Kings Canyon, known for a wild and wooly backcountry that can swallow even its own rangers whole, doesn't divulge secrets easily. That makes last August's discovery of a missing World War II Army flier by hikers in the park even more incredible. Army scientists at the Joint POW-MIA Accounting Command in Hawaii confirmed the 65-year-old body belonged to Aviation Cadet Ernest "Glenn" Munn, who in 1942 vanished along with three others during a routine training flight. At the time, Munn was a 23-year-old farm boy from Ohio, excited by the prospect of becoming a flyer in the military. In a letter to his family, he wrote:
"But after more study and practical flying experience, it seems to present itself little by little...I have been beginning to like it a lot better."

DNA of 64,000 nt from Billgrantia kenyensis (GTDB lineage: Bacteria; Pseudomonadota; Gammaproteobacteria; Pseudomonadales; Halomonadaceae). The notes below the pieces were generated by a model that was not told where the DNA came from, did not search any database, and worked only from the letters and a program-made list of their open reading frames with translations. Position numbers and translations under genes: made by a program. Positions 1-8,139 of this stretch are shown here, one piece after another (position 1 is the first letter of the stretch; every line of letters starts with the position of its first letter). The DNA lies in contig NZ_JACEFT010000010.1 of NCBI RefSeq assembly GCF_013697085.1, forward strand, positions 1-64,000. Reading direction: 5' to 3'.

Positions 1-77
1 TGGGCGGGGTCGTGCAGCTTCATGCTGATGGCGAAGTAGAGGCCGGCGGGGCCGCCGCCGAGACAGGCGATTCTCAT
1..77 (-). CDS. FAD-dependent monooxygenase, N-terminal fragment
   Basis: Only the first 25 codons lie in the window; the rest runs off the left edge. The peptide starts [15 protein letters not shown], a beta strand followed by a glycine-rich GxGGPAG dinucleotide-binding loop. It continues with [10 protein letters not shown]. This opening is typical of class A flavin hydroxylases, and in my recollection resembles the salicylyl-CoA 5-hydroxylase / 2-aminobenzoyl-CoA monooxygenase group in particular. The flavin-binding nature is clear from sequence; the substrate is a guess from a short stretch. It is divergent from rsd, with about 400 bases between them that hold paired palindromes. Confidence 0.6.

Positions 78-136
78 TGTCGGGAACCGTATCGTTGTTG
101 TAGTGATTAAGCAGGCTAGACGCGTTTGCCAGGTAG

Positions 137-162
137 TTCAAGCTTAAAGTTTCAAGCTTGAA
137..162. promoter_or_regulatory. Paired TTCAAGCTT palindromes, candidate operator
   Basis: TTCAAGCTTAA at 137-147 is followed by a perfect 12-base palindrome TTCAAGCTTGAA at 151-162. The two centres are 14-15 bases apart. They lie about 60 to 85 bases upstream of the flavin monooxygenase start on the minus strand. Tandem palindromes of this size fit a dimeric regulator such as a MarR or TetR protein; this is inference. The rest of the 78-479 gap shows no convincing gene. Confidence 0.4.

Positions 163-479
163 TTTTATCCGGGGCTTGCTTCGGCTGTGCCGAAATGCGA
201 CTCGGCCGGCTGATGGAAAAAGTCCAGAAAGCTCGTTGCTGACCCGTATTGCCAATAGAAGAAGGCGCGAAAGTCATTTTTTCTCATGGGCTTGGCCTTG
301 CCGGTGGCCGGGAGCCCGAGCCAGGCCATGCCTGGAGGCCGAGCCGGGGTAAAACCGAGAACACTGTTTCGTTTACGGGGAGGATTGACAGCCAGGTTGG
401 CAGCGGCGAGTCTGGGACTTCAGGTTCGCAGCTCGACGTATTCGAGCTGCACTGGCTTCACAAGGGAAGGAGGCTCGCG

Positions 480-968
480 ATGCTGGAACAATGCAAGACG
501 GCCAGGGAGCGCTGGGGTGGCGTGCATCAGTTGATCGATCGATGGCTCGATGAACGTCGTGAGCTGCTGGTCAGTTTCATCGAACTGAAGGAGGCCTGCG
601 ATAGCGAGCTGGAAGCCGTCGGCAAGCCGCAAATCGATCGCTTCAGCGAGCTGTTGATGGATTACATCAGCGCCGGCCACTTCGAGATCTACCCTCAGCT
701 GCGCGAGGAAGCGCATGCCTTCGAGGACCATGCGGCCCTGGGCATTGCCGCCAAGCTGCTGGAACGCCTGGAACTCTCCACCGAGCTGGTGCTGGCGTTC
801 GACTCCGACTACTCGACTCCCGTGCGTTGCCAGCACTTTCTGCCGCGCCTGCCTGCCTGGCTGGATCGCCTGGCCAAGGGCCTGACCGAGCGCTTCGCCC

Kings Canyon hikers have played a part in finding all of the victims of the botched Army training flight. In 1947, hikers found the plane and some unidentifiable human remains on Darwin Glacier. Then, decades later in 2005, hikers found a frozen body later identified as fellow cadet Leo Mustonen. Other hikers discovered another body almost two years later near where Mustonen's body was found, and DNA evidence confirmed the remains were Munn's. Munn was found with an old wallet, which contained fading photographs and a 1923 Buffalo nickel.
"It's sort of a closure," said Munn's sister, 88-year-old Jeanne Pyle of Saint Clairsville, Ohio, not far from where Munn and his three sisters grew up. "I can still see my mother. She would just set and cry and cry and cry."
Munn's remains will be buried on May 17 in Pleasant Grove, OH, where he will receive a full military funeral. Army flier lost 65 years found and IDd (San Francisco Chronicle)